EMS Medical Director Insurance Information
Tom James, the EMS Program Manager has developed an easy and efficient vehicle for EMS
Medical Directors to access educational material, appropriate insurance information and products.
This is an informational resource targeted specifically to your role in the pre-hospital care field.
Medical directors have requested an easy, "hassle-free" means of obtaining EMS medical direction insurance.
NFP Property and Casualty (formerly Lapre Scali) has an exclusive insurance product from an A+,
XV rated organization. We have a simple and standardized application that is contract specific,
and includes medical malpractice, professional liability, and employment protection liability coverage.
If you are interested in the insurance product, click the link on the left to fill out a no obligation
Insurance and the EMS Medical Director
Insurance contracts are incredibly confusing and fluid. For an EMS medical director this can become a considerable concern. A basic understanding of insurance contracts and structure is needed to help evaluate your actual coverage. The first rule is to read your contracts carefully. The second rule is to get a legal opinion.
Every contract should start with an "insuring agreement" that details who is covered as well as when, where, and what they are covered for.
The next section should have all of the terms and definitions specific to the contract, including "professional services." "Professional services" must include only services defined by the role of the EMS medical.
The third section is the "exclusion section." One general assumption in most insurance contracts is "if it is not excluded, it is covered." However, the exclusion section must be read and re-read thoroughly to understand the extent of your coverage and whether other policies will be needed to augment coverage. Insurance policies are full of exclusions that are included primarily because the items excluded should be covered somewhere else under a more appropriate insurance contract.
Finally, the "conditions" section outlines the housekeeping of the contract.
A standard set of insurance contracts and definitions is not available but there are similar groupings that define the types of coverage. Some of these are outlined below.
- Liability Coverage
- Commercial general liability - The catch-all premise and operations coverage that excludes any and all professional liability, property exposure, vehicle exposure, workers’ compensation, and employees’ liability coverage.
- Professional liability - The liability specific to your targeted industry such as medical malpractice (referred to as professional services), Errors and Omissions (E & O), etc.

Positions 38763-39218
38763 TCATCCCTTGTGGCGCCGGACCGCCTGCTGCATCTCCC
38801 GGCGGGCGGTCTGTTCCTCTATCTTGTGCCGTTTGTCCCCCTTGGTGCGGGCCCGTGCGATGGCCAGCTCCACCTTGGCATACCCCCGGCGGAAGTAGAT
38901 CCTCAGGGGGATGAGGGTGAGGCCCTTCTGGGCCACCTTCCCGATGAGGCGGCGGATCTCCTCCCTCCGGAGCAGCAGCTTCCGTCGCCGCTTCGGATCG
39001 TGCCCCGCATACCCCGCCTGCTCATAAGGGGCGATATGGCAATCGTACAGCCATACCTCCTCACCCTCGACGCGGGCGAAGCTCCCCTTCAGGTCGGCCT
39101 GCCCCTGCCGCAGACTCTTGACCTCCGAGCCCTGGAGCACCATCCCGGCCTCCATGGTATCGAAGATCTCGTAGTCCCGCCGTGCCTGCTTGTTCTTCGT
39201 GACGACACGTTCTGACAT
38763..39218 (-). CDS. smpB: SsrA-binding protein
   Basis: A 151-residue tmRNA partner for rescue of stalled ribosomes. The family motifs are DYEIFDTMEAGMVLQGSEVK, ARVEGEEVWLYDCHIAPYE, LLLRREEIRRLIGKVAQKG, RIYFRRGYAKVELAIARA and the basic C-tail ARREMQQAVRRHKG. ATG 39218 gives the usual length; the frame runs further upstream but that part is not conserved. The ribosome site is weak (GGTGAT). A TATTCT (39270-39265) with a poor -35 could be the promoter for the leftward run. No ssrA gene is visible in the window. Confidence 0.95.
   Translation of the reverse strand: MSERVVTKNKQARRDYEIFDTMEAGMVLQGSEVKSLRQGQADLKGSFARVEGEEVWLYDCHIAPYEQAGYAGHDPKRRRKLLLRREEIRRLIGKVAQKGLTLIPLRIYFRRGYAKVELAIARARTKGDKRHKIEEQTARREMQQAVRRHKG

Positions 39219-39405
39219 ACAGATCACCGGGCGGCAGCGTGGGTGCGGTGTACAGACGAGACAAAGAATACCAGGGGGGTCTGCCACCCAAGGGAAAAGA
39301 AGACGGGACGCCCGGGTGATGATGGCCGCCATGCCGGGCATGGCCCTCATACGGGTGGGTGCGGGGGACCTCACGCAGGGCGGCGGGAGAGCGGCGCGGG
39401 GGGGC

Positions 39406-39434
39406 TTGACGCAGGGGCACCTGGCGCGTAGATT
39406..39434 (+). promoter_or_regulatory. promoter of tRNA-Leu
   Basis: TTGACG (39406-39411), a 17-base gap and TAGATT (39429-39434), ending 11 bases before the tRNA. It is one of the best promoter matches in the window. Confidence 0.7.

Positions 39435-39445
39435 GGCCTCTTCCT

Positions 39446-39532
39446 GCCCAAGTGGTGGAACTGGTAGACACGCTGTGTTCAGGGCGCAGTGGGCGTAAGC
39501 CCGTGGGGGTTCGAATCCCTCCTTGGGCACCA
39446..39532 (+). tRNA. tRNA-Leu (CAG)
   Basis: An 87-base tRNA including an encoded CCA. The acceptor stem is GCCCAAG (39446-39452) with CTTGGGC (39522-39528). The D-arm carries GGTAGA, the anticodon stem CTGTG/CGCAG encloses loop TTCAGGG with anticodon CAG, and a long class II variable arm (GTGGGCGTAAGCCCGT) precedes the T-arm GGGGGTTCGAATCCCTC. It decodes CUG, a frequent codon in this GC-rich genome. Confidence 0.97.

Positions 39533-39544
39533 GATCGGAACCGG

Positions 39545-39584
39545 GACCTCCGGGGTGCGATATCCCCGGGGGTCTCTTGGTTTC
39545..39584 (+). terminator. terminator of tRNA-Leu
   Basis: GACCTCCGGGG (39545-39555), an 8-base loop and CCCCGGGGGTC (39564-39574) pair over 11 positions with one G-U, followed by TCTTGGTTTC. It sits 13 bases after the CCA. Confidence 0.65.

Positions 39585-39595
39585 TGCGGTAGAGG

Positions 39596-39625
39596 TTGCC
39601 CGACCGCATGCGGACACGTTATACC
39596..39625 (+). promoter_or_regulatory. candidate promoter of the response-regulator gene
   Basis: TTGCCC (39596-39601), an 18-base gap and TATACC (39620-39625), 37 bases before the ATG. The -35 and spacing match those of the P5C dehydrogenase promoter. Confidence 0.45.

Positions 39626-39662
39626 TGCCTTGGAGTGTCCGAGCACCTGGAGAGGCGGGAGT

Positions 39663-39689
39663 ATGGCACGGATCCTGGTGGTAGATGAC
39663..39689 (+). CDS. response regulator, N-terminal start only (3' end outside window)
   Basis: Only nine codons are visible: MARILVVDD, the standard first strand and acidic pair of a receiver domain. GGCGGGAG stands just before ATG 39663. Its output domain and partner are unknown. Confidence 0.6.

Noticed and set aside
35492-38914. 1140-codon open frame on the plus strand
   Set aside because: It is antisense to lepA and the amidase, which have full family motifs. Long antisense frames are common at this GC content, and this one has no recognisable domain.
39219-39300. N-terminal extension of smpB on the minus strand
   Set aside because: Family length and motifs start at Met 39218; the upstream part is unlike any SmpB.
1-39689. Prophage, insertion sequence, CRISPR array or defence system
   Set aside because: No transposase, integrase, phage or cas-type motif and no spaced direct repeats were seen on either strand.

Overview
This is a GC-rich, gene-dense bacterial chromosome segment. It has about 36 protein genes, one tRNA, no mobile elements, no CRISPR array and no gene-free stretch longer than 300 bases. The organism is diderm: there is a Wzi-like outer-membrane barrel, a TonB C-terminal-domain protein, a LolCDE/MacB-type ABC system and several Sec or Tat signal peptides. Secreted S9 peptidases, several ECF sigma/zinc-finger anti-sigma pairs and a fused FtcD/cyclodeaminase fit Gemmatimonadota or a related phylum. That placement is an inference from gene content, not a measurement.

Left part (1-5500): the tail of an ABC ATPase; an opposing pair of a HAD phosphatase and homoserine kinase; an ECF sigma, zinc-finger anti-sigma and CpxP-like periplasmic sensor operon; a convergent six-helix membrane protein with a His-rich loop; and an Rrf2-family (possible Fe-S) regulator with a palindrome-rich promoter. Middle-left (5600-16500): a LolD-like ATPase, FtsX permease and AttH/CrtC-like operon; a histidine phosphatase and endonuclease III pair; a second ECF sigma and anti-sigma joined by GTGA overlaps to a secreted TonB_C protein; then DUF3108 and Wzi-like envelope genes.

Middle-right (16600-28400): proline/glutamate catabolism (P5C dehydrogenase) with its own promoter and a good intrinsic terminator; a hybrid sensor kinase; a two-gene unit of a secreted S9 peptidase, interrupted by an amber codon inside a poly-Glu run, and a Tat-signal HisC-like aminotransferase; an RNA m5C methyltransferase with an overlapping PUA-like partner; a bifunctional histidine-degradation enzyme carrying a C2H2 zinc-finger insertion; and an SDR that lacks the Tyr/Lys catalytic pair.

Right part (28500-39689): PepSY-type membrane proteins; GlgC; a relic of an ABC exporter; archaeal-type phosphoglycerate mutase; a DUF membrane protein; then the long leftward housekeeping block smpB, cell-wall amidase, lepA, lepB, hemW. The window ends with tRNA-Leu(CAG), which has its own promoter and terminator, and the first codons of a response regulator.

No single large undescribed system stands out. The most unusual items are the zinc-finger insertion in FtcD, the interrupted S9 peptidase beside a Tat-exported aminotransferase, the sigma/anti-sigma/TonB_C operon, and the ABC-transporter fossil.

- Employment Practices Liability Insurance (EPLI) - Anything related to the management of employees such as wrongful termination, discrimination and sexual harassment.
- Property coverage
- Actual property coverage by a variety of methods.
- Commercial Vehicle coverage
- A combination of liability and property coverage.
- Workers’ Compensation Coverage
- The mandatory coverage for employers, controlled by the individual state in which the business operates. It covers the employees for any injuries they incur in the course and scope of their employment.
The EMS medical director requires a very specific hybrid contract written to encompass several different types of coverage. It will not cover the physician role in clinical practice. The primary focus of the policy should be the professional liability that covers incidental "med mal."
The professional liability needs to cover the EMS medical director's oversight and training exposure. The EMS medical director also requires a few aspects common to a general liability policy, but not all of them, as the director is not the service's owner and therefore does not have the legal responsibility for all of the liability exposures of the service.
Every EMS service must have a commercial general liability policy in place.
If they do not, this should be consider a high risk situation for medical direction.
The EMS medical director is not the employer of the service but could conceivably be
named in an Employment Practices legal action. Generally speaking, the medical
director can be removed from the lawsuit via a "DEC Action" but this
can be costly. To safeguard against this, a complete EPLI policy or several
components of the EPLI policy should be included in your liability protection policy.
For initial contract development, contact W. Ann Maggiore, Attorney at Law at
or 505-884-0777. Ms. Maggiore will work with you on initial structure and contract
development and then facilitate a partnership between you and a local contract
attorney in your area to finalize the contract and make it state specific.